Planning for Incapacity
“One in four American adults live with a disability, according to the Center for Disease Control. One in 10 adults over the age of 65 has Alzheimer’s or dementia, according to the Alzheimer’s Association.”
Planning for incapacity is just as important as planning for death. One is certain, the other is extremely likely. Therefore, it makes sense to prepare in advance, advises the article “Planning ahead for incapacity helps you and family” from The Press-Enterprise.
What is Incapacity and Why is it Important to Plan for It?
Let’s start by defining capacity. Each state has its own language but for the most part, incapacity means that a person is incapable of making decisions or performing certain acts. A concerned adult child is usually the one trying to have a senior parent declared incapacitated.
A person who has a mental or physical disorder may still be capable of entering into a contract, getting married, making medical decisions, executing wills or trusts, or performing other actions. However, before a person is declared incapacitated by medical professionals or a court, having a plan in place makes a world of difference for the family or trusted person who will be caring for them. Certain legal documents are needed.
Legal Documents Needed for Incapacity Planning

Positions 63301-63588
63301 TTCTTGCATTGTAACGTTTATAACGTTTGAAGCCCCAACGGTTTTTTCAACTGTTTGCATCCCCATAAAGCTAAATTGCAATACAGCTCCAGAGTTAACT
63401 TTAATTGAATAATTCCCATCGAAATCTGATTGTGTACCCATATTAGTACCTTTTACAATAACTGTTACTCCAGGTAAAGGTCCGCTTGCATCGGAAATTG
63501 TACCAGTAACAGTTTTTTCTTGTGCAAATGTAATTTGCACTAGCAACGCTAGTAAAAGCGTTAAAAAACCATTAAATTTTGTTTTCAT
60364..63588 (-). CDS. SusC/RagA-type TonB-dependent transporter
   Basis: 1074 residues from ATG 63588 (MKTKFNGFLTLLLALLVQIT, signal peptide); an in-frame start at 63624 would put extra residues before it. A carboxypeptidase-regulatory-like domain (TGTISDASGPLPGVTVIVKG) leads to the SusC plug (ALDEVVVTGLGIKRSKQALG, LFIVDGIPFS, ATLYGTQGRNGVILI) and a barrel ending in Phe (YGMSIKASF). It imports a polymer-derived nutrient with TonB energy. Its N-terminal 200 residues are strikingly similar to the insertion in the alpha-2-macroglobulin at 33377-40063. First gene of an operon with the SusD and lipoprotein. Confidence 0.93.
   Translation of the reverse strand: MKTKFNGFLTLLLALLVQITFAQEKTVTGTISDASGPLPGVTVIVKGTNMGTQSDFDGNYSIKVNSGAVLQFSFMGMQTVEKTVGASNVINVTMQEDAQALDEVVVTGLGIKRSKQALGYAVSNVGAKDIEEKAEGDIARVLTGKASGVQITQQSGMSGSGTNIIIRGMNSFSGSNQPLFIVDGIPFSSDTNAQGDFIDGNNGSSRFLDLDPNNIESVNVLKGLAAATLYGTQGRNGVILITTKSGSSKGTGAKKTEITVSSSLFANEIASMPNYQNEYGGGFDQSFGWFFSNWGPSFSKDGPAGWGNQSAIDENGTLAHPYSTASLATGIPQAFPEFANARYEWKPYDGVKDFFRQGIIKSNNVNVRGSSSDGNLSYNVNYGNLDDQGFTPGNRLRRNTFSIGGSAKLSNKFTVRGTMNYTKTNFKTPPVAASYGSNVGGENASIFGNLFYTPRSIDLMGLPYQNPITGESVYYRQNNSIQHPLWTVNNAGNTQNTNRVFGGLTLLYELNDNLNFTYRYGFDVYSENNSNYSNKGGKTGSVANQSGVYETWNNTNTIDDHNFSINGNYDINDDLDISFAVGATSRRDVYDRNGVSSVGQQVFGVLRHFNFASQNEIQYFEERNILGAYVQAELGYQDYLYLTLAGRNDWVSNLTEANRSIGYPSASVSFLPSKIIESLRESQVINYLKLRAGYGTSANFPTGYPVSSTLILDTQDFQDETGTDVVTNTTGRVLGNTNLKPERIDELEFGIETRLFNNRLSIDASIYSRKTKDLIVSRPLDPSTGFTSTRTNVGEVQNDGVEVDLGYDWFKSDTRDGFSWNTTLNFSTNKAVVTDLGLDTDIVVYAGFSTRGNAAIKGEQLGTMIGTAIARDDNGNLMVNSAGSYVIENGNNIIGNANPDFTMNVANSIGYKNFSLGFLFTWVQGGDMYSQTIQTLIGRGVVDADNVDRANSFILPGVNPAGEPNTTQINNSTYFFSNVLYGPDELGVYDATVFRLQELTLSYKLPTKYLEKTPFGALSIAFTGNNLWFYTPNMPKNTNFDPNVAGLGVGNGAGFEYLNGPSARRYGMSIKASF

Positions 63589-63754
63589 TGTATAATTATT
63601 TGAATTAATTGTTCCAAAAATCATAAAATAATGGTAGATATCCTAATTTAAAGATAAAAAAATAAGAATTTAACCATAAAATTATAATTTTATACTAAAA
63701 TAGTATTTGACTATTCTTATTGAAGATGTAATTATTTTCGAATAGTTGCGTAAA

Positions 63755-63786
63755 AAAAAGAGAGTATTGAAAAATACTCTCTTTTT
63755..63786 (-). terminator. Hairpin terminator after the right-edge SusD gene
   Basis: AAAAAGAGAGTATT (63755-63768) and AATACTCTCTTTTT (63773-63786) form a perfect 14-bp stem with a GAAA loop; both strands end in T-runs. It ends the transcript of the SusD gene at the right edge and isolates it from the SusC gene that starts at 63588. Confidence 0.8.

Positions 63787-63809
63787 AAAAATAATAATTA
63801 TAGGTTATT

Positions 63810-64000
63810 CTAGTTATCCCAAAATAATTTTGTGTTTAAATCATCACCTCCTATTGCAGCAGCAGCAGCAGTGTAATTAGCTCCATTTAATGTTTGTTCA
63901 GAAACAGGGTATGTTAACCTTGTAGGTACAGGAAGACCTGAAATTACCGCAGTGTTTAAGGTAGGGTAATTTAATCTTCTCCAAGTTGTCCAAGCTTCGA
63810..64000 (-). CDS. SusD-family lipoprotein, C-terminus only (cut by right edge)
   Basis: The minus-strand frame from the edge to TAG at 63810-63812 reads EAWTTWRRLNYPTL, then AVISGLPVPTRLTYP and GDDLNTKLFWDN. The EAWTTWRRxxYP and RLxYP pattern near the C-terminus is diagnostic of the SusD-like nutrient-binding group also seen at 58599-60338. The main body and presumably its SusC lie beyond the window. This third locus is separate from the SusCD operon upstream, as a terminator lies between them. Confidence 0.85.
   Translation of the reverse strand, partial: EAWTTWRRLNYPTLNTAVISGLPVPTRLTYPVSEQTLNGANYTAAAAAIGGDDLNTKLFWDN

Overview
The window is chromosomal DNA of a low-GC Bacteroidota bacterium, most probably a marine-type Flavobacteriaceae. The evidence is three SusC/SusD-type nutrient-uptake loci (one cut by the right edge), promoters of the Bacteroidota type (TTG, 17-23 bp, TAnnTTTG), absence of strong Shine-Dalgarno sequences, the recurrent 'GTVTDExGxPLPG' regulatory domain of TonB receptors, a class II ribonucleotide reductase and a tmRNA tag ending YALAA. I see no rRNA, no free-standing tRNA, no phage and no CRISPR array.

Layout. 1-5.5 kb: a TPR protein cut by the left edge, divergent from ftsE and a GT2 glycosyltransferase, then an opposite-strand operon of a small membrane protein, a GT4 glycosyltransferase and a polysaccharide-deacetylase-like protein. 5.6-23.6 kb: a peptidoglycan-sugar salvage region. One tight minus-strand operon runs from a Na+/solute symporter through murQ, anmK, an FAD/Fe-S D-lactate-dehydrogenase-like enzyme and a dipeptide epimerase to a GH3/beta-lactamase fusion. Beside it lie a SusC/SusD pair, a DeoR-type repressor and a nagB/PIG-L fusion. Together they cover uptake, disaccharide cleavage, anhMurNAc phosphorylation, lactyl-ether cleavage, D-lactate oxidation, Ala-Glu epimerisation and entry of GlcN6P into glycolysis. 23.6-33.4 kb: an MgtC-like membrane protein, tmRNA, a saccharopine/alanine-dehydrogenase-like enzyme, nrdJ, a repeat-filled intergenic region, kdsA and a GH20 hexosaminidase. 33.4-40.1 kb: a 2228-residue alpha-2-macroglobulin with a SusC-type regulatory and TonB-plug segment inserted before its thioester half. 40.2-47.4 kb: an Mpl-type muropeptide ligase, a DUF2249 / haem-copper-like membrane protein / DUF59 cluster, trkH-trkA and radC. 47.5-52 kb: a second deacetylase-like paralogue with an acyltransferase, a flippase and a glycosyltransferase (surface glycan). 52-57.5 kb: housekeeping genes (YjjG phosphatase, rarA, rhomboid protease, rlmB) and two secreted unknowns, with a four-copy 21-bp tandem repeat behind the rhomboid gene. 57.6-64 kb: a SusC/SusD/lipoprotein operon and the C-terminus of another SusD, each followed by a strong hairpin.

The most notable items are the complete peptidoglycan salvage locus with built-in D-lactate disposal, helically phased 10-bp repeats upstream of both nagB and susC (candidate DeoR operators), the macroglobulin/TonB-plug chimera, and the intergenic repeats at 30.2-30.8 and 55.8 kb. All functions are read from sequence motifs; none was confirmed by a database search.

The Role of a Power of Attorney in Incapacity Planning
The Importance of an Advance Health Care Directive or Living Will
A POA is a powerful document. A POA gives another person control of your life. Yes, your named agent has a fiduciary duty to put your interests first and could be sued for mismanagement or abuse. However, the goal of a POA is to protect your interests, not put them at risk. Choosing a person to be your POA must be done with care. You should also be sure to name an alternate POA.
A POA expires on your death, so the person will not be involved in any decisions regarding your estate, burial, or funeral arrangements. That is the role of the executor, named in your will.
The Benefits of Planning for Incapacity in Advance
Advance health care directive or living will provide your instructions about medical care. This document is one that most people would rather not think about. However, it is very important if your wishes are to be followed. It explains what kind of medical care you do or do not want, in the event of dementia, a stroke, coma, or brain injury. It gets into the details: do you want resuscitation, mechanical ventilation, or feeding tubes to keep you alive?
It can also be used for post-death wishes concerning autopsies, organ donation, cremation, or burial.
The dramatic events of the pandemic have taught us all that we don’t know what is coming in the near future. Planning in advance is kindness to yourself and your family.
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